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Pusey is Pessimistic on Coed Living Chance

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Coed living will be unlikely until Harvard is given authority ever Cliffies living in Harvard Houses, Kenneth M. Kaufman '69, chairman of the Harvard-Radcliffe Policy Committee, said yesterday.

Kaufman, accompanied by Mary K. Tolbert '69, secretary of the HPC, met with President Pusey yesterday for about an hour. They presented Pusey with the HPC "Report on Coeducation at Harvard and Radcliffe."

The Report's recommendations included a short-run exchange for next semester, permanent coed housing on a college-wide basis, and open inter-house as long as separate Harvard and Radcliffe dormitories exist.

Commission Recommended

The HPC Report also recommends the establishment of a multipartite commission to consider long-term coed living at Harvard. The Report states that "ideally, the commission would produce a report, if only a preliminary one, by the end of the current academic year."

Kaufman said that Pusey said the Corporation has taken the position that before coed living will be considered, the Faculty of Arts and Sciences must have control over the Cliffies living in Harvard Houses.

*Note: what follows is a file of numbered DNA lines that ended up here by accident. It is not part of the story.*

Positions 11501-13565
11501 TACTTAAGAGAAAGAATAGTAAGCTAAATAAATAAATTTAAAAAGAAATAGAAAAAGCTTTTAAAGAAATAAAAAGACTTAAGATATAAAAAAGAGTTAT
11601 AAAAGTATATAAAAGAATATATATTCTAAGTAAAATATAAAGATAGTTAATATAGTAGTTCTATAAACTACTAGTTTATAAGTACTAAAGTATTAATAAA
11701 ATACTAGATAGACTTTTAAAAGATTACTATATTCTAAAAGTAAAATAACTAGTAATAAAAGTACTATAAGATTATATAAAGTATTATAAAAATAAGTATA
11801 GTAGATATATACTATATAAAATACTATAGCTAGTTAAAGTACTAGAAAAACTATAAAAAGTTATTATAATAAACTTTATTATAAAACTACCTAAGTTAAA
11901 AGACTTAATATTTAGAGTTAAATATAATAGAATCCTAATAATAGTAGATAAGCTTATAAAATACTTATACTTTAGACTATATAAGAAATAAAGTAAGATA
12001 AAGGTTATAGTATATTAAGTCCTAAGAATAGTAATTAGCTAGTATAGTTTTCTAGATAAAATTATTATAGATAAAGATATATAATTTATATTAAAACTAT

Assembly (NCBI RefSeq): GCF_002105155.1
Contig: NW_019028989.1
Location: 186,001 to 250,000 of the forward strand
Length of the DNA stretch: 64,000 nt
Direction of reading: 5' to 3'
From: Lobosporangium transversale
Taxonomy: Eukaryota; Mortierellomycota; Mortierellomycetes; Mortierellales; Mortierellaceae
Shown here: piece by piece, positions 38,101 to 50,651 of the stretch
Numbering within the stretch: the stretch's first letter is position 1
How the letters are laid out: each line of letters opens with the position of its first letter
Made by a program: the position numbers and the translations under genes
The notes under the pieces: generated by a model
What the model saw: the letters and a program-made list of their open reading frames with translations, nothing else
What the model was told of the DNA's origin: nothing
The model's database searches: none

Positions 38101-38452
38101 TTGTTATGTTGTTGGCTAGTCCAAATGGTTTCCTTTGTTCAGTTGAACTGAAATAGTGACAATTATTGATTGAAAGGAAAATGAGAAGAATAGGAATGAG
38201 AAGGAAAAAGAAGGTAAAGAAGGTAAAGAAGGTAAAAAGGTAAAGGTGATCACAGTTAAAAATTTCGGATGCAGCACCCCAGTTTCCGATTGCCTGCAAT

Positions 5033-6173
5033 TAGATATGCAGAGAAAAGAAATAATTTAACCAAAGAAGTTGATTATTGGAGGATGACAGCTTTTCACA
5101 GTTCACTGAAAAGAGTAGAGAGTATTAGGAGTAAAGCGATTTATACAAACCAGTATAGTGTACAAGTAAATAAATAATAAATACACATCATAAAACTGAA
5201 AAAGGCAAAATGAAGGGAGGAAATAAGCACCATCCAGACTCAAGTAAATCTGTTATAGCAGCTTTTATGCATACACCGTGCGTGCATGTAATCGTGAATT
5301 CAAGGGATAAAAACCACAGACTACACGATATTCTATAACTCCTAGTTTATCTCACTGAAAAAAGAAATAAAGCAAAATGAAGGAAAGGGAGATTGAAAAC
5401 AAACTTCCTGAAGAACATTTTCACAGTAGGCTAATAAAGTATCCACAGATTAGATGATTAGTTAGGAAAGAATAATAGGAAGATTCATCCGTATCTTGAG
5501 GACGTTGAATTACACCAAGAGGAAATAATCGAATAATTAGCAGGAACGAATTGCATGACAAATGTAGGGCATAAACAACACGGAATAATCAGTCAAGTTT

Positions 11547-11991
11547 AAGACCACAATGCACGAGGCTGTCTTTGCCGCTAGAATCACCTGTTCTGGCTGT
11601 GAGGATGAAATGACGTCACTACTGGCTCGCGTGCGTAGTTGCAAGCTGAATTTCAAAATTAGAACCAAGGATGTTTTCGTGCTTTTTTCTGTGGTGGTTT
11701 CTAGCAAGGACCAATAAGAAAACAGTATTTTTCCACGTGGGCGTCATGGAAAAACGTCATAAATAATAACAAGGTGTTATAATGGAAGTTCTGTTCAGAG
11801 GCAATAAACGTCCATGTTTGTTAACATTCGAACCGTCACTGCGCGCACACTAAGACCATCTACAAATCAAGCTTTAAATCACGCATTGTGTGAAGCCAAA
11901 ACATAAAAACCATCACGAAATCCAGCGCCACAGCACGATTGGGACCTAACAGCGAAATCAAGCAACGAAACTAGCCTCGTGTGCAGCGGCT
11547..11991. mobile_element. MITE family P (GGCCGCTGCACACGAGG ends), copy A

Pusey confirmed last night that as things stand, with divided authority, Harvard could not take on the responsibility of overseeing Cliffies.

Pusey explained that the Corporation is willing to consider any position taken by the Radcliffe Council or the Radcliffe Board of Trustees, Kaufman said. From a policy stance, the Corporation might not be adverse to the possibility of ending the separate status of the two colleges.

Thorny Problems

The next meeting of the Radcliffe Council is scheduled for February 3. Kaufman said that the HPC had hoped a short-term coed experiment could be made without having to "cope with the kinds of very thorny problems that you have to cope with if you consider permanent coeducation on a long-range basis."

Kaufman added that the HPC and the Corporation had "a difference of assumptions." He explained that the HPC assumed "there were arrangements that could be worked out not requiring a total assumption of authority over Radcliffe students."

'Counterproductive'

Miss Tolbert called the Corporation's position "counterproductive." She said that at this point she was "afraid that the impetus will have to come from Radcliffe to initiate coeducational living at Harvard."

Kaufman has appointments next week with Mary I. Bunting, President of Radcliffe, and Dean Ford to discuss coed living. He said that he plans to speak once again to all the Harvard House masters, some of whom have expressed "support for a trial exchange next semester."

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